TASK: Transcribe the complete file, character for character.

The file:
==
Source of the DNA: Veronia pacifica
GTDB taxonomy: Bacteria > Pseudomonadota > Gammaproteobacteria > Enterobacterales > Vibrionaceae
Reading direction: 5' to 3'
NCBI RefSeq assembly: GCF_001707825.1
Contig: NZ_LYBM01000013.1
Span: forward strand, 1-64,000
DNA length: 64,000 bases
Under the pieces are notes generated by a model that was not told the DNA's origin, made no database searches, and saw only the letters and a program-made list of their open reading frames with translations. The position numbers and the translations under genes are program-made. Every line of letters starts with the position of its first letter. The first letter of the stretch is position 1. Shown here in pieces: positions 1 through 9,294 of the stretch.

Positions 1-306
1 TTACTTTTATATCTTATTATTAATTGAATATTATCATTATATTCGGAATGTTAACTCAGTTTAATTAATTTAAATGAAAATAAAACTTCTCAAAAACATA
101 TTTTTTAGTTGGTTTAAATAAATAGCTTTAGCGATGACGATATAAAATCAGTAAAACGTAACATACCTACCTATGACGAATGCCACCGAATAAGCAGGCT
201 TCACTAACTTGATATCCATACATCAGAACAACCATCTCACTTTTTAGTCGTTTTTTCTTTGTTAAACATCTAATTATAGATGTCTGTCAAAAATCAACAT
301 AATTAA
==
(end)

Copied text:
Source of the DNA: Veronia pacifica
GTDB taxonomy: Bacteria > Pseudomonadota > Gammaproteobacteria > Enterobacterales > Vibrionaceae
Reading direction: 5' to 3'
NCBI RefSeq assembly: GCF_001707825.1
Contig: NZ_LYBM01000013.1
Span: forward strand, 1-64,000
DNA length: 64,000 bases
Under the pieces are notes generated by a model that was not told the DNA's origin, made no database searches, and saw only the letters and a program-made list of their open reading frames with translations. The position numbers and the translations under genes are program-made. Every line of letters starts with the position of its first letter. The first letter of the stretch is position 1. Shown here in pieces: positions 1 through 9,294 of the stretch.

Positions 1-306
1 TTACTTTTATATCTTATTATTAATTGAATATTATCATTATATTCGGAATGTTAACTCAGTTTAATTAATTTAAATGAAAATAAAACTTCTCAAAAACATA
101 TTTTTTAGTTGGTTTAAATAAATAGCTTTAGCGATGACGATATAAAATCAGTAAAACGTAACATACCTACCTATGACGAATGCCACCGAATAAGCAGGCT
201 TCACTAACTTGATATCCATACATCAGAACAACCATCTCACTTTTTAGTCGTTTTTTCTTTGTTAAACATCTAATTATAGATGTCTGTCAAAAATCAACAT
301 AATTAA